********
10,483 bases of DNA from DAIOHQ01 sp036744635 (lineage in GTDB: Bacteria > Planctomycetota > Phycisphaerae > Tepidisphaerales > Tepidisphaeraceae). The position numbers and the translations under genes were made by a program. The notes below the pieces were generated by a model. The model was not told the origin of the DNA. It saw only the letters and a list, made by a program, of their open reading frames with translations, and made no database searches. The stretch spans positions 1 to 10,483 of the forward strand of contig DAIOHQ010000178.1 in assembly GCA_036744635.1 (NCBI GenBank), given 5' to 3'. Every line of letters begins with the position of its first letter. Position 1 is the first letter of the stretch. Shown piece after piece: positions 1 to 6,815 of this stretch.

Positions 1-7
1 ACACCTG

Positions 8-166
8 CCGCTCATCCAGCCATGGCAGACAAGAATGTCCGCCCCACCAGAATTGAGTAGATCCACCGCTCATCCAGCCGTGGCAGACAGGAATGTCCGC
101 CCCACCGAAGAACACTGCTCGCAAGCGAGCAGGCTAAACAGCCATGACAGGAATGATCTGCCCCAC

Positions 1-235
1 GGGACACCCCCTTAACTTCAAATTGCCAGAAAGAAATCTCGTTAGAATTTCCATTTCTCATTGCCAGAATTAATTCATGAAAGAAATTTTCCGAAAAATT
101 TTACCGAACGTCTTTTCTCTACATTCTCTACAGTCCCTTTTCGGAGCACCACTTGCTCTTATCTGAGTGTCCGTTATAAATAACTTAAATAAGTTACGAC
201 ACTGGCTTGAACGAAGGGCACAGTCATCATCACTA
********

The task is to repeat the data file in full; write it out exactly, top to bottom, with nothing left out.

10,483 bases of DNA from DAIOHQ01 sp036744635 (lineage in GTDB: Bacteria > Planctomycetota > Phycisphaerae > Tepidisphaerales > Tepidisphaeraceae). The position numbers and the translations under genes were made by a program. The notes below the pieces were generated by a model. The model was not told the origin of the DNA. It saw only the letters and a list, made by a program, of their open reading frames with translations, and made no database searches. The stretch spans positions 1 to 10,483 of the forward strand of contig DAIOHQ010000178.1 in assembly GCA_036744635.1 (NCBI GenBank), given 5' to 3'. Every line of letters begins with the position of its first letter. Position 1 is the first letter of the stretch. Shown piece after piece: positions 1 to 6,815 of this stretch.

Positions 1-7
1 ACACCTG

Positions 8-166
8 CCGCTCATCCAGCCATGGCAGACAAGAATGTCCGCCCCACCAGAATTGAGTAGATCCACCGCTCATCCAGCCGTGGCAGACAGGAATGTCCGC
101 CCCACCGAAGAACACTGCTCGCAAGCGAGCAGGCTAAACAGCCATGACAGGAATGATCTGCCCCAC

Positions 1-235
1 GGGACACCCCCTTAACTTCAAATTGCCAGAAAGAAATCTCGTTAGAATTTCCATTTCTCATTGCCAGAATTAATTCATGAAAGAAATTTTCCGAAAAATT
101 TTACCGAACGTCTTTTCTCTACATTCTCTACAGTCCCTTTTCGGAGCACCACTTGCTCTTATCTGAGTGTCCGTTATAAATAACTTAAATAAGTTACGAC
201 ACTGGCTTGAACGAAGGGCACAGTCATCATCACTA